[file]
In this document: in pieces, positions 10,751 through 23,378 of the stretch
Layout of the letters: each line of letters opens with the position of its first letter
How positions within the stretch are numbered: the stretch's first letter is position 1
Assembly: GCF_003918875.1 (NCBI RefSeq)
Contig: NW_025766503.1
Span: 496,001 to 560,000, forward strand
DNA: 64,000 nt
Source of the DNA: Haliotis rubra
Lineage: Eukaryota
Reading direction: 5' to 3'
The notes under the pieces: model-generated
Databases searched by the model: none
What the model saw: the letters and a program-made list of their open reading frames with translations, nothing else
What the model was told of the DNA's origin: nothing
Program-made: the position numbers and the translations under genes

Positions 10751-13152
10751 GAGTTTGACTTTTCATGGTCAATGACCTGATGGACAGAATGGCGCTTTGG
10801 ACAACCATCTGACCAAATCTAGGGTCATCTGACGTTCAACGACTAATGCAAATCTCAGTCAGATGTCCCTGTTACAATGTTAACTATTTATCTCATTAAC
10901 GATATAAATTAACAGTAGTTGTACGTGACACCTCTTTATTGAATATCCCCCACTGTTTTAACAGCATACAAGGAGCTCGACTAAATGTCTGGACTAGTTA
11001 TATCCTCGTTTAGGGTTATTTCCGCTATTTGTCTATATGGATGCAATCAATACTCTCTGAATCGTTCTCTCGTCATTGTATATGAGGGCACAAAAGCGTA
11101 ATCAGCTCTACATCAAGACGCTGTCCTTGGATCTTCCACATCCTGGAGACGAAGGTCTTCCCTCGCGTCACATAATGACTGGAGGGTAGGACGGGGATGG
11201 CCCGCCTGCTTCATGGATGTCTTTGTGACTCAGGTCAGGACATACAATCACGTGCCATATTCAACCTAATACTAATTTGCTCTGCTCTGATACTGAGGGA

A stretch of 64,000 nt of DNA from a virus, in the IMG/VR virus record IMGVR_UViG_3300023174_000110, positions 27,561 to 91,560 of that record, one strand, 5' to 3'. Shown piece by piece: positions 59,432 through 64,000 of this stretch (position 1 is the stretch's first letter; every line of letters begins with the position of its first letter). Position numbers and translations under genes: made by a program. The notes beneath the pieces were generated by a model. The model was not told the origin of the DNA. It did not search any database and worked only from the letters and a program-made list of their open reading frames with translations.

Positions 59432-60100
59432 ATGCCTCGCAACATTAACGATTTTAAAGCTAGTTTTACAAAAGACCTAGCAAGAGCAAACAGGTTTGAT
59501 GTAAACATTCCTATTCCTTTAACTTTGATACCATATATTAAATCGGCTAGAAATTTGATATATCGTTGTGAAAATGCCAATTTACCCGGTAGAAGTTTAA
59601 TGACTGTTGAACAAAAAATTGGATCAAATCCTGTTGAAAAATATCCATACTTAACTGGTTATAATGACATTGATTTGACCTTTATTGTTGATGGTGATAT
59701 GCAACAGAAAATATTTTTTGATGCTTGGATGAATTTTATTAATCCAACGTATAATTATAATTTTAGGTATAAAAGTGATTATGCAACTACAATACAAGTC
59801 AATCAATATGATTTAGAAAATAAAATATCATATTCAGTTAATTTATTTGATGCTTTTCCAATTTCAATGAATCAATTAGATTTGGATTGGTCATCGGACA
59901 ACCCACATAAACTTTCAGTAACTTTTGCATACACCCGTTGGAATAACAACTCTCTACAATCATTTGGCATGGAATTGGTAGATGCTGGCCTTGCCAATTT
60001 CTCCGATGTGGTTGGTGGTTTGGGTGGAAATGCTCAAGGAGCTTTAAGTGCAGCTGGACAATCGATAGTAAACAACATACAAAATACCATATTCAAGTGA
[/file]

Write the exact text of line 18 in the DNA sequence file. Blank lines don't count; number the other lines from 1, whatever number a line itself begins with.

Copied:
10801 ACAACCATCTGACCAAATCTAGGGTCATCTGACGTTCAACGACTAATGCAAATCTCAGTCAGATGTCCCTGTTACAATGTTAACTATTTATCTCATTAAC